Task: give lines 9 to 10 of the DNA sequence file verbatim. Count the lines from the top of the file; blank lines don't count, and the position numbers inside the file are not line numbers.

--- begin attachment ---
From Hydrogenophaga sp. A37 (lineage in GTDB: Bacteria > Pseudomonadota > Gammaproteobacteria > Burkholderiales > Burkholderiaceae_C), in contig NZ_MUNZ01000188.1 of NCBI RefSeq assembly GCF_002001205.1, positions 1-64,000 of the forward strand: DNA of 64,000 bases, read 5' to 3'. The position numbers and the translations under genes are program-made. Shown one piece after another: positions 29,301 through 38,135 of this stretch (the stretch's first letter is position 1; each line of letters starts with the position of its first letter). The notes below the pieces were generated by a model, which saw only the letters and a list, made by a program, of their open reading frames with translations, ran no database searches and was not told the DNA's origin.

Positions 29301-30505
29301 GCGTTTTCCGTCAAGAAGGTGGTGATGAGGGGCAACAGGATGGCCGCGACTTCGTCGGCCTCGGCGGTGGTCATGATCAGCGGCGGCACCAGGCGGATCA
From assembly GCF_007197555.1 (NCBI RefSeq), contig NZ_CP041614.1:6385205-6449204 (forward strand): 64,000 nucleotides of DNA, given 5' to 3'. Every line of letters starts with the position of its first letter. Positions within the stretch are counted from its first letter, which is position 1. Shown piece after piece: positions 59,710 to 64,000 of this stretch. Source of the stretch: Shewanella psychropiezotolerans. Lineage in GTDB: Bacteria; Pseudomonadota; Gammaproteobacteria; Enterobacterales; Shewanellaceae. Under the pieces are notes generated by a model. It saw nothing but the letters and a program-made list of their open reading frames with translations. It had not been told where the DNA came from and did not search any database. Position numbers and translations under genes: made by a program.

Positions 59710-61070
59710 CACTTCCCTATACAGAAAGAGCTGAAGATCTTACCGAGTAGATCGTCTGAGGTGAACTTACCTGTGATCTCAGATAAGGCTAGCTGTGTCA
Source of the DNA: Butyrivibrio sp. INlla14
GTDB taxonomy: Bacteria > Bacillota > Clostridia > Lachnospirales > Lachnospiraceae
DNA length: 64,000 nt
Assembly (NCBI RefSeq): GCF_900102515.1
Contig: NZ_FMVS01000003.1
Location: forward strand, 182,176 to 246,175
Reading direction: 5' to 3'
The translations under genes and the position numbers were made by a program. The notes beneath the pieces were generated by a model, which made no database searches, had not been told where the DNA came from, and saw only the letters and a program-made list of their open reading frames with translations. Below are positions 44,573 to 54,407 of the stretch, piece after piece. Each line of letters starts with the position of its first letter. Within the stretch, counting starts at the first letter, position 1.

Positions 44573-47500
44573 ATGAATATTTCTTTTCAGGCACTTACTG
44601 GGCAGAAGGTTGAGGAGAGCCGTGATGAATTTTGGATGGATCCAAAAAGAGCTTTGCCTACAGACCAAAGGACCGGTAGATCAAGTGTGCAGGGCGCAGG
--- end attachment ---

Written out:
DNA length: 64,000 nt
Assembly (NCBI RefSeq): GCF_900102515.1